“The true light, which gives light to everyone, was coming into the world.” —John 1:8
Candles are a pleasant and beautiful Christmas symbol, and they have been for centuries. Today, the long red tapers protrude from table arrangements of evergreen and holly. In the old days, candles were used as ornaments for Christmas trees (hopefully unlit!). In fact, if you look closely at most Christmas lights, they resemble the shape of a candle or flame.
But as prevalent as candles are this time of year, no one really knows why candles became associated with Christmas. Pagans in ancient days would light them during the winter as a symbol of anticipation for spring. It’s highly likely that Christians of old modified the meaning—lighting candles during Christmas to represent the coming of Jesus, who is the true light.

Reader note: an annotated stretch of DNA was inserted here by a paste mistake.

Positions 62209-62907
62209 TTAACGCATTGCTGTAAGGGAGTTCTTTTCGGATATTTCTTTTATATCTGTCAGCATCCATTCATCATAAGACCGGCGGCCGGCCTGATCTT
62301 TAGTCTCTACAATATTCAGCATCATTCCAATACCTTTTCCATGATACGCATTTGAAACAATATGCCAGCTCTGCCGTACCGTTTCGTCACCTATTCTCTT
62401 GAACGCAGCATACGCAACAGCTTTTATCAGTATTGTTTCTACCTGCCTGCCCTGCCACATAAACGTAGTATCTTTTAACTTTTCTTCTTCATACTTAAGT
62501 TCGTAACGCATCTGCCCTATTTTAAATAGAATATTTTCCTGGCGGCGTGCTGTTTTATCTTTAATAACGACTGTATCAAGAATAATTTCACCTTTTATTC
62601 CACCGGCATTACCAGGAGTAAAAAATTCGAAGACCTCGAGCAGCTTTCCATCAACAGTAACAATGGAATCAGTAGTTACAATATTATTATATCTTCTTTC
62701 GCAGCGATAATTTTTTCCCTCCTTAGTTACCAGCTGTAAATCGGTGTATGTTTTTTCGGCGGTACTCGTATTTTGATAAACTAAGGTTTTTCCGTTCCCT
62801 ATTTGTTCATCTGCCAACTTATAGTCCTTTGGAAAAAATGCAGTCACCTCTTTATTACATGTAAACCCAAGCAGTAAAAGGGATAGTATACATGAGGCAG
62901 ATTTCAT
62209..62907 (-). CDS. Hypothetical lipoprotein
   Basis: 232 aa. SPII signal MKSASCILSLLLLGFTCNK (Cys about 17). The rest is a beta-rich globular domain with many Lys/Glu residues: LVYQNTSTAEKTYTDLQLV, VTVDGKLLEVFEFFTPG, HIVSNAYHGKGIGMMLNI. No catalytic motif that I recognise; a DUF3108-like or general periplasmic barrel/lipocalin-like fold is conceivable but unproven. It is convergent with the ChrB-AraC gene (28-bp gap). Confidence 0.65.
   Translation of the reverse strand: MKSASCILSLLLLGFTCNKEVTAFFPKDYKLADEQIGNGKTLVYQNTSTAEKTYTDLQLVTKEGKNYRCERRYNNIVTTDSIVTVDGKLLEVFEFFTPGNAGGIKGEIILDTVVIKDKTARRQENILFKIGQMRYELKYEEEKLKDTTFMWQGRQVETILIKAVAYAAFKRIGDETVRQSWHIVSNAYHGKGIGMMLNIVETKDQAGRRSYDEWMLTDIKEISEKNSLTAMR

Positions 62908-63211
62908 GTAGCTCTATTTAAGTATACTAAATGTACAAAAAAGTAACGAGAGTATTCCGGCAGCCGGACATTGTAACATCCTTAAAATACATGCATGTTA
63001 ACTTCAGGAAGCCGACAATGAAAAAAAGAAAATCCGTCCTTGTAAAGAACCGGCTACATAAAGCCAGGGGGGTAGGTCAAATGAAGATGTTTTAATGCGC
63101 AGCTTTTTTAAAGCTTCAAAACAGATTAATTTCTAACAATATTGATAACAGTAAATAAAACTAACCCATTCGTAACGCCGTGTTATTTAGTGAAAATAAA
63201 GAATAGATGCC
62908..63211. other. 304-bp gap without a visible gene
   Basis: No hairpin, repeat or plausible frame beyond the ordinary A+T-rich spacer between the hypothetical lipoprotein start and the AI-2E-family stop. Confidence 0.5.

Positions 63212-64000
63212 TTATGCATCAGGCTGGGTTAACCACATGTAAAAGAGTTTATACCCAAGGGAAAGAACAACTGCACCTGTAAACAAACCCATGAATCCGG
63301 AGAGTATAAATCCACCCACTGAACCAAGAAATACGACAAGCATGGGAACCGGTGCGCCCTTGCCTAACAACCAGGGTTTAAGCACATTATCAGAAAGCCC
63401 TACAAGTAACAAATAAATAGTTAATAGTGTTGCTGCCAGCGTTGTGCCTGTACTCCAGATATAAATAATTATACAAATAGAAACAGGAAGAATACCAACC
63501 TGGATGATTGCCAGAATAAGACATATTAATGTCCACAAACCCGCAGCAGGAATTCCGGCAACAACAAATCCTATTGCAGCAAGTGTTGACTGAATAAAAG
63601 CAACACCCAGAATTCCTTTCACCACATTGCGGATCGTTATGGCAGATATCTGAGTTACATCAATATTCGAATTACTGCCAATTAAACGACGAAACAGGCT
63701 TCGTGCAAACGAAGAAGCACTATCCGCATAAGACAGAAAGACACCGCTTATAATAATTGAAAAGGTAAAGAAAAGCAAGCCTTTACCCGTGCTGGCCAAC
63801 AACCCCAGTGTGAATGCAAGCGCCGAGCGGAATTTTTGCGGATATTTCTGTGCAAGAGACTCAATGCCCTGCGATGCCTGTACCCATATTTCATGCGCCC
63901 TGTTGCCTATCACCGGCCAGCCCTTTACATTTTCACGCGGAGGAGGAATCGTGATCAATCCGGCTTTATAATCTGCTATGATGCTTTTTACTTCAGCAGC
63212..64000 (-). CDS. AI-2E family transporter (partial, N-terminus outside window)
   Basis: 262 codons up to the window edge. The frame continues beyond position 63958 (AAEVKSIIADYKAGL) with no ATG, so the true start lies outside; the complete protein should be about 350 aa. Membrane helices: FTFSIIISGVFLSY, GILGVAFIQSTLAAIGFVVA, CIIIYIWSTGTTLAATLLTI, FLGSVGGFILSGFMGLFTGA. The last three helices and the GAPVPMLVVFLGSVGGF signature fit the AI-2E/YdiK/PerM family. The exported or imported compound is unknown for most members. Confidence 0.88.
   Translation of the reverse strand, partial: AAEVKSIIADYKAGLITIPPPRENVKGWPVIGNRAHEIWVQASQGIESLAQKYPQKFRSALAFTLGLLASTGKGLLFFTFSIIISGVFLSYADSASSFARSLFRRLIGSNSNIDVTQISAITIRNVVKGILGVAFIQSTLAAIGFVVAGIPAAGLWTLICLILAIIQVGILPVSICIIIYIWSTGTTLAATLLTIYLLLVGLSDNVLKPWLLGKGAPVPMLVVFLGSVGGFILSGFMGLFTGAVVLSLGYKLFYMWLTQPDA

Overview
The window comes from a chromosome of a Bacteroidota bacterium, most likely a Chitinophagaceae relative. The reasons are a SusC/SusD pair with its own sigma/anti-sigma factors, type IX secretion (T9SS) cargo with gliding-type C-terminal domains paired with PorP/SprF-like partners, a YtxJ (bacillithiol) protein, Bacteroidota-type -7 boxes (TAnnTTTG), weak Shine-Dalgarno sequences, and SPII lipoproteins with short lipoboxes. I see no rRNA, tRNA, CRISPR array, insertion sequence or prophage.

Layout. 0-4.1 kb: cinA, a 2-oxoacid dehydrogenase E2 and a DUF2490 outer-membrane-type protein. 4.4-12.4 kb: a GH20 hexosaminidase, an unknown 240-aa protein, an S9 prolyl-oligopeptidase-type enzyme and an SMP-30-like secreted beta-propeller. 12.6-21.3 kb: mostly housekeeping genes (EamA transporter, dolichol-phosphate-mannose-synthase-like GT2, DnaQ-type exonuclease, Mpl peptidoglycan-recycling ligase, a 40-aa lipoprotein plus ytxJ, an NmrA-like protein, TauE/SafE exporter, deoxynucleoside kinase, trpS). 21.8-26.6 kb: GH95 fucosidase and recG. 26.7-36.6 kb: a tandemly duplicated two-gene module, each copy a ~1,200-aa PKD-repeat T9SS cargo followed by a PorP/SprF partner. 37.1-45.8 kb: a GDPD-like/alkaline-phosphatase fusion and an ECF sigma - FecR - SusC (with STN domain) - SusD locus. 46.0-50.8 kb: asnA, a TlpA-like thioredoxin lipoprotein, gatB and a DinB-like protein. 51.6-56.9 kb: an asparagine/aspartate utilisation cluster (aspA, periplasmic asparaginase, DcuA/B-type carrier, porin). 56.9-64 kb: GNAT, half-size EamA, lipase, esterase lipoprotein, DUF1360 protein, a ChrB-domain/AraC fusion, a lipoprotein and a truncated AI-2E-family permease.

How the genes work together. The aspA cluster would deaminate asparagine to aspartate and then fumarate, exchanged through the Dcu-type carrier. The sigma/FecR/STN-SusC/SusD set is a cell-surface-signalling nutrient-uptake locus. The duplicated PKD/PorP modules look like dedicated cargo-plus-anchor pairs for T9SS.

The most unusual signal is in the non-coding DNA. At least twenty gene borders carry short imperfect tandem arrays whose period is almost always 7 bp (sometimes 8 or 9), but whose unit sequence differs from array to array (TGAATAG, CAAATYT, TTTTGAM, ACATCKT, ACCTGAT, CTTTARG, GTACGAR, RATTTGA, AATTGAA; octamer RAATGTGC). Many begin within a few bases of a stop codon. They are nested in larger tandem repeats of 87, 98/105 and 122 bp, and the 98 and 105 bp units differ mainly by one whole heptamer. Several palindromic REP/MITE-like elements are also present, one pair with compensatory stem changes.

Candles are lit to provide light in the darkness—so also, Jesus came to bring light to those in the darkness of sin. Every human being lives in the domain of darkness with a darkened heart and is in desperate need of deliverance into the light (Romans 1:21; Colossians 1:13; 1 Peter 2:9).
The good news is, Jesus is the light which gives light to everyone, as John said above. Even the Lord Himself said, “I am the light of the world. Whoever follows me will not walk in darkness, but will have the light of life” (John 8:12). Like a brilliantly burning candle in a grim and dark room, Jesus shines brightly in this dark world to give you hope.